Sharon van Etten and her band performs at the 9:30 Club. (Photo by Matt Ruppert)
Anticipation hovered in the thick, rain-refracted light over 9:30 Club as the early crowd nestled close to the brick, waiting. Darkness and light bouncing back and forth, the air felt thick with hope, with expectation, as Sharon van Etten would take the stage at the club recently for the first time to play the songs off her new album Remind Me Tomorrow.
Remind Me Tomorrow, her fifth record, represented a departure from Sharon’s previous albums — records laden with confession, intimacy, connection, and what happens when and after a heart breaks. She maintained that intimacy and connection throughout Remind Me Tomorrow — but an element of reclamation, of recovery, pervades these love songs. It was not exactly a rebirth, and she doesn’t offer redemption, but the subtle infusion of moving forward guides the album, even down to its sly title.
And this made sense, given how much Sharon has done in the intervening years between Are We There (2014) and Remind Me Tomorrow. She fell in love and had a child with her drummer, Zeke Hutchins (who is now her manager), enrolled in school to study psychology (if all goes to plan, she’ll become a therapist by 50 or so), appeared on television (David Lynch’s reboot of Twin Peaks and a riveting, appropriately emotional role on The OA), and scored a film (Katherine Dieckmann’s Strange Weather).
This skein of responsibilities could lead to confusion, an amphetamine crash of busyness, but through it all, when something else gets added, “Remind me tomorrow.” Sure, that darkness and heaviness weighs over the songs, over the music, even into the lyrics, but there’s an undeniable self-agency here, self-reliance, a sense that she has all of the control she requires.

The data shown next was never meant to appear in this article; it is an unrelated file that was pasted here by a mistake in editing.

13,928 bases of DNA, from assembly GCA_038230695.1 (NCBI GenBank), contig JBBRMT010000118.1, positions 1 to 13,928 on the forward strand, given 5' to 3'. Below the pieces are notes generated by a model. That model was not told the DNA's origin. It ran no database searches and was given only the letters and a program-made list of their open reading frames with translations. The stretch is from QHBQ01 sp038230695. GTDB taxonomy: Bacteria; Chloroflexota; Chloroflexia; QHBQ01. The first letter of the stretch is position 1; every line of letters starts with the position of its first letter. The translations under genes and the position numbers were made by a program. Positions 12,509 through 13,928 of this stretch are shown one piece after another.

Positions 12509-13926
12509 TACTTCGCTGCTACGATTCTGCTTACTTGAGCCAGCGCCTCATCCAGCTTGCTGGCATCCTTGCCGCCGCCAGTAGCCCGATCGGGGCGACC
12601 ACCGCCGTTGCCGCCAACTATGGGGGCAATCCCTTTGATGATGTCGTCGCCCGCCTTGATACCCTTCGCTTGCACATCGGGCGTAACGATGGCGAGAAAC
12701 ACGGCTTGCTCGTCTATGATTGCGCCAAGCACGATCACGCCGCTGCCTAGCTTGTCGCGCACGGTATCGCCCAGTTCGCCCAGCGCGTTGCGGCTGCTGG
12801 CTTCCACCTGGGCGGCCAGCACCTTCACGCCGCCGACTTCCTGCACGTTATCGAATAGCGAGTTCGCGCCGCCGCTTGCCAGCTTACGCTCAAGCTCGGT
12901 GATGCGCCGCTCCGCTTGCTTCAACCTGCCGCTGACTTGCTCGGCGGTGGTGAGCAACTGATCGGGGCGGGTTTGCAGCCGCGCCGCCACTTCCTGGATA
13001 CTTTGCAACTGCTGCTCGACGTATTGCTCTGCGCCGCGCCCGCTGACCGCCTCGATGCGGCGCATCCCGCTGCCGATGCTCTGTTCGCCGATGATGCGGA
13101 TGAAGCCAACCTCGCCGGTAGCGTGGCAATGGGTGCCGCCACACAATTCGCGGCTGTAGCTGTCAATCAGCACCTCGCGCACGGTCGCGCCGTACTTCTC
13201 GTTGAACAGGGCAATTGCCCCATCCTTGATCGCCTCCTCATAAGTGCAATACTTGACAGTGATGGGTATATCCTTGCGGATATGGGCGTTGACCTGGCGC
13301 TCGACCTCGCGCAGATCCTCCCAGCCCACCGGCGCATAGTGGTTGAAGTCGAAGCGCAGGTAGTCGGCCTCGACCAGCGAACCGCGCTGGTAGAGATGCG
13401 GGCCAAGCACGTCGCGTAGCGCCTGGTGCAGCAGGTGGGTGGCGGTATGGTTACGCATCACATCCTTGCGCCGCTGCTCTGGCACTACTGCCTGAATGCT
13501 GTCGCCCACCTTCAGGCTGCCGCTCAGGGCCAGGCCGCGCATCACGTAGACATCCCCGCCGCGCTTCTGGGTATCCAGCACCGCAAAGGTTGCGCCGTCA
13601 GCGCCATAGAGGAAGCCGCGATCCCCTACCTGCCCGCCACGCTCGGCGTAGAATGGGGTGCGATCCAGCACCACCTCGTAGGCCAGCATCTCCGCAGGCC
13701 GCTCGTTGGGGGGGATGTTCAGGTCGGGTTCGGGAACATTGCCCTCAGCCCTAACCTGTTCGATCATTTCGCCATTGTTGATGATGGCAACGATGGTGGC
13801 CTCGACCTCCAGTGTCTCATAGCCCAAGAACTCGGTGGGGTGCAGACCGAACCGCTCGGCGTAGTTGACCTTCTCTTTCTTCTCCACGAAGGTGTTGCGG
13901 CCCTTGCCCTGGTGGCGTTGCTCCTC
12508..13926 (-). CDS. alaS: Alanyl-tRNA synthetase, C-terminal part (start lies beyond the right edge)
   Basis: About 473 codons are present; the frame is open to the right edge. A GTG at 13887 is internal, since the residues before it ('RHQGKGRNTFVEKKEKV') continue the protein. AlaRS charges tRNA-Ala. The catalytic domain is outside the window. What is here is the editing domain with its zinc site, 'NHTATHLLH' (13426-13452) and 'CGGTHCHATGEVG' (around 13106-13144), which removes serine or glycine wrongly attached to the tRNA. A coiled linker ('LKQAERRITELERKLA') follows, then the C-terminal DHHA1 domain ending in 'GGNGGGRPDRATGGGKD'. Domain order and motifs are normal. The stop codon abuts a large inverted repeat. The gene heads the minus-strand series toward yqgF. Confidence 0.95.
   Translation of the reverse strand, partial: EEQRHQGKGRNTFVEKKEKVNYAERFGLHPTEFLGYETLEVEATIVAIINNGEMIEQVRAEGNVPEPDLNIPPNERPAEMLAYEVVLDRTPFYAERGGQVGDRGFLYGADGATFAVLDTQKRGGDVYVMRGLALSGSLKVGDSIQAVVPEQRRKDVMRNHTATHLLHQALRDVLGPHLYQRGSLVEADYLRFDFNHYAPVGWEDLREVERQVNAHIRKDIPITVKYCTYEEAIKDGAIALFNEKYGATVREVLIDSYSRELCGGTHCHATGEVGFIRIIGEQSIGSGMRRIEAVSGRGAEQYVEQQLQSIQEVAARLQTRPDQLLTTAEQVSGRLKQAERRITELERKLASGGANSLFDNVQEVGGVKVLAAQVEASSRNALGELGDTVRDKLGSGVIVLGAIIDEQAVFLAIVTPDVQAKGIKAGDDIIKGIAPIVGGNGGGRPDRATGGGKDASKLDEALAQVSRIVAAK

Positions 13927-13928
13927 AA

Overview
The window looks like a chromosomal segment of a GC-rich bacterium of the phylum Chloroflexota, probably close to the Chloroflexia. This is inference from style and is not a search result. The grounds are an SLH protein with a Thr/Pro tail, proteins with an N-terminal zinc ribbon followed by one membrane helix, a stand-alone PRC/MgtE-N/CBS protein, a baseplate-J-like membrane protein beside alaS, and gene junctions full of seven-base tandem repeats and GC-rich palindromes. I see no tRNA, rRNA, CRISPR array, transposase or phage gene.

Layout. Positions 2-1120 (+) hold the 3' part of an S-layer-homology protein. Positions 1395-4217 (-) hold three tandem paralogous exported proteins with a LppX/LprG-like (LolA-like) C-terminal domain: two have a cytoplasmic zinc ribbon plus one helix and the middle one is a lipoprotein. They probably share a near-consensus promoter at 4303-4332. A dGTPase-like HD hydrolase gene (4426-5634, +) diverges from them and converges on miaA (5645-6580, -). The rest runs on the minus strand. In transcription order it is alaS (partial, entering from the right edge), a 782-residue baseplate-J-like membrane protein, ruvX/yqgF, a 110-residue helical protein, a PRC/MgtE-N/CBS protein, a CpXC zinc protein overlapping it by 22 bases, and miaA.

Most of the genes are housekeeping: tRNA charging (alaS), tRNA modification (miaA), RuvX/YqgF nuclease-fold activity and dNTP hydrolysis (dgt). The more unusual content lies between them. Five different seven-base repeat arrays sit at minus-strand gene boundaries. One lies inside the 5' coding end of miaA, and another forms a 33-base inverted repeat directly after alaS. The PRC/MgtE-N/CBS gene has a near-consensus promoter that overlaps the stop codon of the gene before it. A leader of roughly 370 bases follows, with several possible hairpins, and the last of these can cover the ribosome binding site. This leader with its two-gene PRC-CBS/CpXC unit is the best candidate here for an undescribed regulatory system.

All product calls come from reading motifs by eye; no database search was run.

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Throughout all of this, she wrote an album (and dozens more songs), recording it with the help of John Congleton and a mighty cast of players. Much of the early writing happened in her apartment, in the slowness of a life lived at home. Mostly on the piano — including “Comeback Kid” — before becoming something else on the synth and then something altogether different again in the studio, and as we learned at the 9:30, something unique yet again. Maybe that’s the most apt metaphor for this album: transformation.
The room filled quickly, maybe more than I’ve ever seen before, nearly at capacity by the time Nilüfer Yanya took to the stage (–every note and rhythm so carefully considered; please check out her songs, too). When the stage finally darkened and Sharon’s host of collaborators tramped on stage in red lights, opening the night to the heady rhythms and drones of “Jupiter 4.”
Sharon walked to her mic last, hands free, spotlights brightening her in the shadows. The first moment of drama in a night that delivered such moments again and again, she sang a true love song that made hearts skip beats while feet stomped dances. Pulsing forward, she rode the rhythm into lead single, “Comeback Kid,” its anthemic call “Don’t look back” an assertion to move on from the past, to chug along.